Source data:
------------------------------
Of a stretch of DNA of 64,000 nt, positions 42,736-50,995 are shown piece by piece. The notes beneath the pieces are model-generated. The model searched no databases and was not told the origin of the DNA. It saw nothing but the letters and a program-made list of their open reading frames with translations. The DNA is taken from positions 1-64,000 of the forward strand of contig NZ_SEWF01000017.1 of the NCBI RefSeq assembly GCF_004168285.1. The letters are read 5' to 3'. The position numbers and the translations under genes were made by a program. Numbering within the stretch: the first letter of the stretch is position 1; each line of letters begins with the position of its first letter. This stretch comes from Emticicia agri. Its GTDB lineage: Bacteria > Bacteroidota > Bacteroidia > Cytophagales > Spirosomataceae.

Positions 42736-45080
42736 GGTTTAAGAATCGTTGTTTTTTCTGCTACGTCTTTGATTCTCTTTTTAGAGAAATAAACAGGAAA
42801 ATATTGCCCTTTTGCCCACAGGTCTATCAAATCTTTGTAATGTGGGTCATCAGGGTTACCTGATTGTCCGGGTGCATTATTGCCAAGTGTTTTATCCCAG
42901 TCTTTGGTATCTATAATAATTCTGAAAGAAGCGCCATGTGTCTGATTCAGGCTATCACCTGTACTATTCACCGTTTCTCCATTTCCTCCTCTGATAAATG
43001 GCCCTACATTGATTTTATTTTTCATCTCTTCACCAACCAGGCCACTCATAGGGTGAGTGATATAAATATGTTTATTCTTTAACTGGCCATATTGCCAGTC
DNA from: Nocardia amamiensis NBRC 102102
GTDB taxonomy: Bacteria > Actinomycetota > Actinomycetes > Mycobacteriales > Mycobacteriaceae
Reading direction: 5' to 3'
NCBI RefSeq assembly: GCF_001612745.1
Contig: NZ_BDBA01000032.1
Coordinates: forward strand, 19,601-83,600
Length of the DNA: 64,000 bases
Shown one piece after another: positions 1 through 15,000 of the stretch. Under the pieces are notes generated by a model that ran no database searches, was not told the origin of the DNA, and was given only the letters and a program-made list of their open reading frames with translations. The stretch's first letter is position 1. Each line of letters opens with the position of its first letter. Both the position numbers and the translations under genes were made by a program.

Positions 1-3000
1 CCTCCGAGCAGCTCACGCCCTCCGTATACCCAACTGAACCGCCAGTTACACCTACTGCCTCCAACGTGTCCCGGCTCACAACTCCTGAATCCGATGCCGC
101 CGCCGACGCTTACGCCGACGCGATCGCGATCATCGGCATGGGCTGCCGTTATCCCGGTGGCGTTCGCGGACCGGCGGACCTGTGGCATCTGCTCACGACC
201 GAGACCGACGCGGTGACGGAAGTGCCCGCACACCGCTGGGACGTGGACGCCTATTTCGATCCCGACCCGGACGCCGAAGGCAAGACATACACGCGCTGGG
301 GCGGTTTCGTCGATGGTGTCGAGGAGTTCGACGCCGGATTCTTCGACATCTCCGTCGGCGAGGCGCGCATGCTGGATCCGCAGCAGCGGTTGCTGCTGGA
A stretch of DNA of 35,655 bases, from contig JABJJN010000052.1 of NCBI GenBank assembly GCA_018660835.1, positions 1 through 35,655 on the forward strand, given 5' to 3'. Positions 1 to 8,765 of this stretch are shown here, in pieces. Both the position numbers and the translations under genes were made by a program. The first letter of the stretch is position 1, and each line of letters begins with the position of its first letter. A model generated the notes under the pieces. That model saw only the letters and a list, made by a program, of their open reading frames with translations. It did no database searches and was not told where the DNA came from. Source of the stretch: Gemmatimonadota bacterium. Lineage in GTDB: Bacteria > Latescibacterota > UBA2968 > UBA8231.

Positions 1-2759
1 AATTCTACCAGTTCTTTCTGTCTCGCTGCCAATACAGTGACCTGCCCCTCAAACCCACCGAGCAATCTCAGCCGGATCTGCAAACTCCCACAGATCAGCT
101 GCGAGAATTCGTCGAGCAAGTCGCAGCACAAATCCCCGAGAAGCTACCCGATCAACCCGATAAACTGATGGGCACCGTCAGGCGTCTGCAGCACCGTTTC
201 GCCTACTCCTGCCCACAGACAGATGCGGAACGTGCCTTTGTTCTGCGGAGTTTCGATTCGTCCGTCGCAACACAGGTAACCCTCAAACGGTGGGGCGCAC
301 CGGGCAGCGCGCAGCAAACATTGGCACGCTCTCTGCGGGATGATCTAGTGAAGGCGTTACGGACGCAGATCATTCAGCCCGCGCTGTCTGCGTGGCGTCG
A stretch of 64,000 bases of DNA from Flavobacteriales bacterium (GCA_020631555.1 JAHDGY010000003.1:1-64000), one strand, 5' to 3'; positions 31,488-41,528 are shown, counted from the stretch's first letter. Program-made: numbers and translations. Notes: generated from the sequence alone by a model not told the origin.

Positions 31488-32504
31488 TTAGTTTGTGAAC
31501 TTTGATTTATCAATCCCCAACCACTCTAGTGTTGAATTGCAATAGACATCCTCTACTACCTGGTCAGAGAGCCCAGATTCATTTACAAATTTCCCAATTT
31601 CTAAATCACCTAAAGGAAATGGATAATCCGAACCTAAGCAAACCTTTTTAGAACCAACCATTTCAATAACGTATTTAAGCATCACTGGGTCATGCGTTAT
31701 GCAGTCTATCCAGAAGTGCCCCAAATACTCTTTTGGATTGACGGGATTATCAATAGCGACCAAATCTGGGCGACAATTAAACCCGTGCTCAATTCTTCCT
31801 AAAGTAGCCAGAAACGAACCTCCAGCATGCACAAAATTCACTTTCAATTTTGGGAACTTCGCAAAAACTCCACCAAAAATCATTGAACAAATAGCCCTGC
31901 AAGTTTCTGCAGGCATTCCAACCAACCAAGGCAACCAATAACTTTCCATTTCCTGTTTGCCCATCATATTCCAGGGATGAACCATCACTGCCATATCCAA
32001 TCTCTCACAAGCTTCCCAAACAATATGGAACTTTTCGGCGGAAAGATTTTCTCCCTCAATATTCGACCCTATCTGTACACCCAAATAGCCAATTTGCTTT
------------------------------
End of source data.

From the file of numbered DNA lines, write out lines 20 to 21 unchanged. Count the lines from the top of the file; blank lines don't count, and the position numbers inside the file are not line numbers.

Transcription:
A stretch of DNA of 35,655 bases, from contig JABJJN010000052.1 of NCBI GenBank assembly GCA_018660835.1, positions 1 through 35,655 on the forward strand, given 5' to 3'. Positions 1 to 8,765 of this stretch are shown here, in pieces. Both the position numbers and the translations under genes were made by a program. The first letter of the stretch is position 1, and each line of letters begins with the position of its first letter. A model generated the notes under the pieces. That model saw only the letters and a list, made by a program, of their open reading frames with translations. It did no database searches and was not told where the DNA came from. Source of the stretch: Gemmatimonadota bacterium. Lineage in GTDB: Bacteria > Latescibacterota > UBA2968 > UBA8231.

Positions 1-2759